Housing: good news and bad news

by a New Deal Democrat

This morning’s housing report contained both good and bad news.

First, the good news. Both permits (gold in the chart below) and starts (blue) increased, the former by 185,000 year-over-year, the latter by 129,000:

It is very possible that January’s rate of 1.339 million annualized permits and 1.321 starts will be the lowest for this cycle. That’s because mortgage rates (red, inverted), which along with Treasury yields often peak before the Fed finishes raising rates, may very well have done so for this cycle at 7.08% in late October and early November. They fell to 6.09% by early February. As usual, as permits and starts slow down interest rates, the decline in mortgage rates shows up in the increase in permits and starts in this report.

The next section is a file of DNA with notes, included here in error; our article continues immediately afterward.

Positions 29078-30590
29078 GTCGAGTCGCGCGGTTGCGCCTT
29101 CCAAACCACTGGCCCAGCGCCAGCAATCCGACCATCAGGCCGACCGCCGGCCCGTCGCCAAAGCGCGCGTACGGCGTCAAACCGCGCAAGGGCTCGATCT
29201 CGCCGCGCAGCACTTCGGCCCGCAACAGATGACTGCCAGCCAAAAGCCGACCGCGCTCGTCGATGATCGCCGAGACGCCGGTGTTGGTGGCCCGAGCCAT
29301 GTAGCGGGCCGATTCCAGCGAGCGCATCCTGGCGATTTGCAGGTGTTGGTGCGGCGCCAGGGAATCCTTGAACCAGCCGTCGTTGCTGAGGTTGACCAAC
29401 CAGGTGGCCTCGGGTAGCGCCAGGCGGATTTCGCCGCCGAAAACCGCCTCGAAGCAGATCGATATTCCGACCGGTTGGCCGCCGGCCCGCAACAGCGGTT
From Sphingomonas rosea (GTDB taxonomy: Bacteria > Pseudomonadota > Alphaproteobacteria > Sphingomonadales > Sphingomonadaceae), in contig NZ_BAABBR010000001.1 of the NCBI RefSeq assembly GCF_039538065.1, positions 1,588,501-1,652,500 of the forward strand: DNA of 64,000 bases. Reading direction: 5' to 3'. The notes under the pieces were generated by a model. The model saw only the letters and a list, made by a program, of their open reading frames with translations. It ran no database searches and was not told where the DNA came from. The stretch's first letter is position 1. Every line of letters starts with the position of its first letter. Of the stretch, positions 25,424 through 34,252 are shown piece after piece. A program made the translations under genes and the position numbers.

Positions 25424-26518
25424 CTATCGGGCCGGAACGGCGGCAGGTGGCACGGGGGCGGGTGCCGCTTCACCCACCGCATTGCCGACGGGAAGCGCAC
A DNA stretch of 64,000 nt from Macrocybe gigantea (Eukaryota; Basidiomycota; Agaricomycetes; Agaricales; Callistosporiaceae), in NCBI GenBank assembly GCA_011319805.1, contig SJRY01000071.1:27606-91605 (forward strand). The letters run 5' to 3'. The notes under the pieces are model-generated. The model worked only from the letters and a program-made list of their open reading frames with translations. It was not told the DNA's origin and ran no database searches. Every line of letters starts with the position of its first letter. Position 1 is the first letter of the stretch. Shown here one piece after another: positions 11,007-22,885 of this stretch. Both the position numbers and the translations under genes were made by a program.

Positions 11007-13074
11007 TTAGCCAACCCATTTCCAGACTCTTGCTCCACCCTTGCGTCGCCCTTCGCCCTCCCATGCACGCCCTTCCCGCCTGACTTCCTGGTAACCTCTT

As I’ve noted many times before, single-family permits were the least volatile and most leading of the housing data, and they also increased by 55,000 to 777,000 year-over-year:

So much for the good news. The first bit of bad news is that the decline that has already occurred is still consistent with an impending recession.

The second, more important piece of bad news is that housing starts (red in the chart below) were revised lower for December and January and fell further in February. It is now -1.2% off its peak:

Since housing under construction is the “real” economic activity, this means that housing is finally putting downward pressure on the economy as a whole.

It’s still not that significant. Homes under construction typically dialed up over 10% before the recession hit. But this month’s report is confirmation that it has begun. Among other things, expect housing construction employment, which was still rising, albeit by a very small 1,200 jobs in February, to begin to decline over the next few months.

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